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Why it’s always about more than one thing (part two)

Money mindset for writers

What else is wrong with this picture?

At the start of my last post I asked you to identify what was wrong with the image below. In this post I want to focus on another erroneous aspect of this way of thinking, which actually has nothing to do with writing itself and everything to do with mindset. This time take a look at the two bubbles at the end of the flowchart below representing the submissions process.

Send one thing to one place and wait to hear then have an emotional response

It took coaching from Sophie Hannah’s Dream Author programme for me to realise this, but the thing that’s wrong with those last two bubbles is that those happy or upset feelings are represented as if they are the culmination of the process of sending your work out into the world. We wait to hear whether our work has been accepted and then (according to the flowchart):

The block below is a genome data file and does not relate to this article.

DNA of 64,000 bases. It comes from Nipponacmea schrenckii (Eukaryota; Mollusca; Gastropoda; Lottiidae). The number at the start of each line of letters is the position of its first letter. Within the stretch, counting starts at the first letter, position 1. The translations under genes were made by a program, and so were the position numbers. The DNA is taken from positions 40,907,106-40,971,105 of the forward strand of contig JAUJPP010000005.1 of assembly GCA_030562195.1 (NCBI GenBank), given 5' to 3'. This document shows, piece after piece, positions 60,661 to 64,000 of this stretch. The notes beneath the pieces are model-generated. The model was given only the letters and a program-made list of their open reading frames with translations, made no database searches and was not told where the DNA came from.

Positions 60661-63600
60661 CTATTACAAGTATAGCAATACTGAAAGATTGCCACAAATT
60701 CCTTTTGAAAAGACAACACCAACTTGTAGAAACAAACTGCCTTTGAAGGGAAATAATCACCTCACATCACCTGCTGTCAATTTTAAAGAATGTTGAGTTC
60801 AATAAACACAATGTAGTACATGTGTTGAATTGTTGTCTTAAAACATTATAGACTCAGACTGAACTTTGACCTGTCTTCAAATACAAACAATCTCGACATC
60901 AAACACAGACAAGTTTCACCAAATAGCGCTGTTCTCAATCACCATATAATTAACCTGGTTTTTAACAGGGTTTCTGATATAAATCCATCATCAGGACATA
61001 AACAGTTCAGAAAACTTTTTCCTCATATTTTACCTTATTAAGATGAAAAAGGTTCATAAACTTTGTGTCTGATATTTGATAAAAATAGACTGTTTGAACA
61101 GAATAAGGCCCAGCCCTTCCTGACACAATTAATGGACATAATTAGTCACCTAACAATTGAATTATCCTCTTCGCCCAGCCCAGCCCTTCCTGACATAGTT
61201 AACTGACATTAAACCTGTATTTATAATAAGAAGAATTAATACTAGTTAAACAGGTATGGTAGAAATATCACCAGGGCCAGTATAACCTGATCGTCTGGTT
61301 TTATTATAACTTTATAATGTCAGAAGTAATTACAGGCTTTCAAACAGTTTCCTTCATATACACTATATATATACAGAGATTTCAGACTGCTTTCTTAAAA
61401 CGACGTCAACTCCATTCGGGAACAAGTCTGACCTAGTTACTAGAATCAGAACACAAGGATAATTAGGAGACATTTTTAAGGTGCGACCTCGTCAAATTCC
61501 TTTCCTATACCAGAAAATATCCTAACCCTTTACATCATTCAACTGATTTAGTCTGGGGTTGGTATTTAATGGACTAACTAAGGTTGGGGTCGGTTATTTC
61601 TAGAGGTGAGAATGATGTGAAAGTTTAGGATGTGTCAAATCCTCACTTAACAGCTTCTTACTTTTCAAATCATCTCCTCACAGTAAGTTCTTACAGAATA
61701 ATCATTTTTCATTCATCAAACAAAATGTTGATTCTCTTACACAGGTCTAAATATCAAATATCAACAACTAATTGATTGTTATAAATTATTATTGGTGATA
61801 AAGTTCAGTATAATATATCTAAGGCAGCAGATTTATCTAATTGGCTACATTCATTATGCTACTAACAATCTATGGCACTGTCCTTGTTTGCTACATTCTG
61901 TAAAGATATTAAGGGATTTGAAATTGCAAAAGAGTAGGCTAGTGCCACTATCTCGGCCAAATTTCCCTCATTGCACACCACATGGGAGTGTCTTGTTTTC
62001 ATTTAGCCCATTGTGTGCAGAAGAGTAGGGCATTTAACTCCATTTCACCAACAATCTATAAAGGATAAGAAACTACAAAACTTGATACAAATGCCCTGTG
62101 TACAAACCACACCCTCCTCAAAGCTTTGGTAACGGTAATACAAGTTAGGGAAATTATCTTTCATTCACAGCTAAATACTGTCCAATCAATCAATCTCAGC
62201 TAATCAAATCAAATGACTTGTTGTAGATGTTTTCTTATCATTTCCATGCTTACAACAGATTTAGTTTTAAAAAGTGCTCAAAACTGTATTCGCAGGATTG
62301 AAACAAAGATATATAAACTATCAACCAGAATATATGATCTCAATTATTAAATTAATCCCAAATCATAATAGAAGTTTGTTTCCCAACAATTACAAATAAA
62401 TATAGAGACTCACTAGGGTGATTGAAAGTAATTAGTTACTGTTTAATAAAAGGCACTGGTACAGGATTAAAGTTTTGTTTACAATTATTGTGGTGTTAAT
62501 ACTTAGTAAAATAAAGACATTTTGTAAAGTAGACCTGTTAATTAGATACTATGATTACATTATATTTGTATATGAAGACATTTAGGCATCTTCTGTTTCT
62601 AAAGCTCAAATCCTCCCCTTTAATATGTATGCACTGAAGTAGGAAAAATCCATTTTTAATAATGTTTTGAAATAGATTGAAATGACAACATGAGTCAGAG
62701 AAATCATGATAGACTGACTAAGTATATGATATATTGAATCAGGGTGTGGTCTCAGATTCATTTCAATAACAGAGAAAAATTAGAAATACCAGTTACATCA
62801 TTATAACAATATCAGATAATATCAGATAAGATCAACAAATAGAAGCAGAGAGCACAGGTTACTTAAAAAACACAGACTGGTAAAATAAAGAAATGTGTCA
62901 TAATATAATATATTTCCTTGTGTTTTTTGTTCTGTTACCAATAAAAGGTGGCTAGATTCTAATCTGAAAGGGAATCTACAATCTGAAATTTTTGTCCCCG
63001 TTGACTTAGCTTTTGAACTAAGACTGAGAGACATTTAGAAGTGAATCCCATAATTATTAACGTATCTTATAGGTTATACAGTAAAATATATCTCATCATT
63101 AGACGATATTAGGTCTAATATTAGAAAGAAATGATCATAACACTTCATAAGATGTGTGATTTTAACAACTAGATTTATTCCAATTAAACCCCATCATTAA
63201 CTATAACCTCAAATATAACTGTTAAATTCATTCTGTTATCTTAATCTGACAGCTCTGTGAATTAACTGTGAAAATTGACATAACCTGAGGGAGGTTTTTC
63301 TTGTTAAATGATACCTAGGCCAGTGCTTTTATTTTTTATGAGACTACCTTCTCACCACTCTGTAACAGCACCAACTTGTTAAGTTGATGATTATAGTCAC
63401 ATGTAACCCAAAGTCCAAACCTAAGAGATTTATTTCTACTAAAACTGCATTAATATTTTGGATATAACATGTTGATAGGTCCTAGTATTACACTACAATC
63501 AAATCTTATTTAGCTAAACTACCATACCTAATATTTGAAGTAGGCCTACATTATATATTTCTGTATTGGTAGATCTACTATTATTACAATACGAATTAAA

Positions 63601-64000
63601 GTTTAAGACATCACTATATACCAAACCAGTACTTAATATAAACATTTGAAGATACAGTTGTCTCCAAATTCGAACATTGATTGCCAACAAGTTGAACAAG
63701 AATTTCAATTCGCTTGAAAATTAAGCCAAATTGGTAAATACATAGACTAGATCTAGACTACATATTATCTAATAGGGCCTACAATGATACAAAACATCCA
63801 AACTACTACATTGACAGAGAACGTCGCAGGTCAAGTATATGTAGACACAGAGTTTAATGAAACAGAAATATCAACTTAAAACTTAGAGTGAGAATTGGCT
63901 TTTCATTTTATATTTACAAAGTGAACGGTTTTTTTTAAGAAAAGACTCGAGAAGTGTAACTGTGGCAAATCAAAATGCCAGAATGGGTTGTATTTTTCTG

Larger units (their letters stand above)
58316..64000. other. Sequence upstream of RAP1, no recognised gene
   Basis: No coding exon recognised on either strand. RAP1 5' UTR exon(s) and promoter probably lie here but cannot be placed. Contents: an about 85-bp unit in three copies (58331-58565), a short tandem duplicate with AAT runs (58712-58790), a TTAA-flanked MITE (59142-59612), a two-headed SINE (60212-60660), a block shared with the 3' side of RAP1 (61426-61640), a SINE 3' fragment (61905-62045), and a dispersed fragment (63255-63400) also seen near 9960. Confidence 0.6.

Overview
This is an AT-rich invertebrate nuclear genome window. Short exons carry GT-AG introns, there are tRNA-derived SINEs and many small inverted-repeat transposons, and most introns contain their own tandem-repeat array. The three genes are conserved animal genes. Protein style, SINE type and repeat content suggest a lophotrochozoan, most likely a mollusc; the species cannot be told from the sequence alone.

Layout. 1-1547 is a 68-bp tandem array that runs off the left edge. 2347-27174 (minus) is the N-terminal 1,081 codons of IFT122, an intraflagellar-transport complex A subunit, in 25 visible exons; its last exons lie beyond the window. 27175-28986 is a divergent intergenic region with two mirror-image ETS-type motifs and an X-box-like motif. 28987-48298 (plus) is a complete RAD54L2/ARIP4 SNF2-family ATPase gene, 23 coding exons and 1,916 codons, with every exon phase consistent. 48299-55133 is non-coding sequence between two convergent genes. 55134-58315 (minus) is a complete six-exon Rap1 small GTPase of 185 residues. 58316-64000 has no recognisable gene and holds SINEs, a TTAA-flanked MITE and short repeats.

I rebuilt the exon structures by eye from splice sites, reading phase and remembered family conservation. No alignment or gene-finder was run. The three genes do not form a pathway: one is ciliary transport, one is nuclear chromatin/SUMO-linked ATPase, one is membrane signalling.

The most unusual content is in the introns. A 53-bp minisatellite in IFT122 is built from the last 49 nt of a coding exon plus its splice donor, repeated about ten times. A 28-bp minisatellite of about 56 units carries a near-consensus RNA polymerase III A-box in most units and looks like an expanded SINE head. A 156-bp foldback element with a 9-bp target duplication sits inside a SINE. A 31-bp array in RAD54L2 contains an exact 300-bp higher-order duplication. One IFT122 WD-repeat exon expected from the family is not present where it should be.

• We feel happy if the editor says yes
  • We feel upset if it’s a no.

Let’s reframe this in a way that will make rejection much less painful and acceptance much more proactive: those two bubbles don’t belong at the end of the flowchart.

How does the MOTOT concept apply?

In the last post, I talked about the More Than One Thing or MOTOT concept. How does it apply in this situation? We all have lots of things going on in our lives, work, family, friendships, household, spiritual lives etc. You could list them all out. It’s a useful exercise if you’ve never done it before. In other words, we all have a context that’s bigger than our writing. Even if we lived in a tower and spent all day writing, we’d still have to eat and clean the tower and have a bath from time to time. This is good. It generates material and gives us stuff to write about.

By the way, coaches often use a powerful tool involving a Wheel of Life diagram to represent the different categories in our lives. I’ve applied it to the process of planning a book in these three free courses, but I’m going off on a tangent. Back to the MOTOT concept: